- Creating business processes to support the value cycle of the software.
- Implementing a customer self-service portal — it can reduce operational costs and increase customer acceptance of software.
- Defining and executing a product management and go-to-market strategy.
- Implementing sales training and compensation policies — selling is not about selling numbers of hardware pieces, but about selling “value.”
- Continuously fine-tuning strategy for product development, delivery and execution to optimise revenue and margins.
By leveraging embedded software for licensing and entitlement management, manufacturers can create connected devices that unlock new revenue streams, protect intellectual property and implement configure-to-order manufacturing — dramatically reducing inventory while facilitating greater responsiveness to changing market conditions.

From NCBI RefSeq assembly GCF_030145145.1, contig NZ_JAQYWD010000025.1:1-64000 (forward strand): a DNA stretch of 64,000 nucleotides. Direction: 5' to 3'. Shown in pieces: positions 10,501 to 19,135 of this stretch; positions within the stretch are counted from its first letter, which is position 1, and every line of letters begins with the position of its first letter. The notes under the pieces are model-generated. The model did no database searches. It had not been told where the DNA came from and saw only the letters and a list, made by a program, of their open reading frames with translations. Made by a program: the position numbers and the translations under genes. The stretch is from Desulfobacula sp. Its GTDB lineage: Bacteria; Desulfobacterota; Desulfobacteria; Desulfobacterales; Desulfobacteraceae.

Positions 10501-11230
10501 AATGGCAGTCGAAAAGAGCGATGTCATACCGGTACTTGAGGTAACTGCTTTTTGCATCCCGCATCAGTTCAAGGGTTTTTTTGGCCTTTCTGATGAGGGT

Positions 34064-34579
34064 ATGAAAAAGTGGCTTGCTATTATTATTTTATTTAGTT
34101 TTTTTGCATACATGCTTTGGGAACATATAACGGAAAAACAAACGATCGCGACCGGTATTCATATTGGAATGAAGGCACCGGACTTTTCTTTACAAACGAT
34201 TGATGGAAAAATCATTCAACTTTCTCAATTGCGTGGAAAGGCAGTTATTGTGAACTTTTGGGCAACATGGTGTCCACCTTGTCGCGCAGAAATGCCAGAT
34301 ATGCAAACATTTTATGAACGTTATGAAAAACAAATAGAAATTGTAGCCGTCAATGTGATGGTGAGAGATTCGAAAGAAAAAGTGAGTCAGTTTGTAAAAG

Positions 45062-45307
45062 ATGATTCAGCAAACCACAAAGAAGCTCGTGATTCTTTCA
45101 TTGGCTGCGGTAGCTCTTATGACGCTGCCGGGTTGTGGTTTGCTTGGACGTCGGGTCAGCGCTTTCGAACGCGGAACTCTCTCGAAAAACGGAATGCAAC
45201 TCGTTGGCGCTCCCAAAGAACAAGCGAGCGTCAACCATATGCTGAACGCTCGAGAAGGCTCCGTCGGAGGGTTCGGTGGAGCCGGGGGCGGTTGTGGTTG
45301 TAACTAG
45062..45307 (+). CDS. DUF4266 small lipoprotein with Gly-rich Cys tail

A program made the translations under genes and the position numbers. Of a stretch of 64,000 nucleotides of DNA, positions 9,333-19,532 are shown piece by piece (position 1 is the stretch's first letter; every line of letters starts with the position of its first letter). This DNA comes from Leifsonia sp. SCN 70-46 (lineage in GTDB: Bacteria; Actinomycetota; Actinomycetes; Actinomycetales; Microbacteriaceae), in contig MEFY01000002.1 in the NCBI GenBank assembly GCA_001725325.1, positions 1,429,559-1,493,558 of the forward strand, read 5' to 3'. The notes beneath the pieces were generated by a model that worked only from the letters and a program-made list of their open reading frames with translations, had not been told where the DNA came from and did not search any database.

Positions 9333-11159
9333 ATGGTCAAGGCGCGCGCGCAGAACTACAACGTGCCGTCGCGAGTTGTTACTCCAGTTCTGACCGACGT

As manufacturers make the transition to embedded software and connected devices — they will also need to think through the layers of management and support associated with this new model, especially when selling to other businesses. For instance, the IT operations team in the purchasing organization may desire to have control of some or all of the processes. This implies some infrastructure changes, including the need to link the connected system to an IT operations management center, which can then be used to gather, filter, analyze and respond to the data from the new system.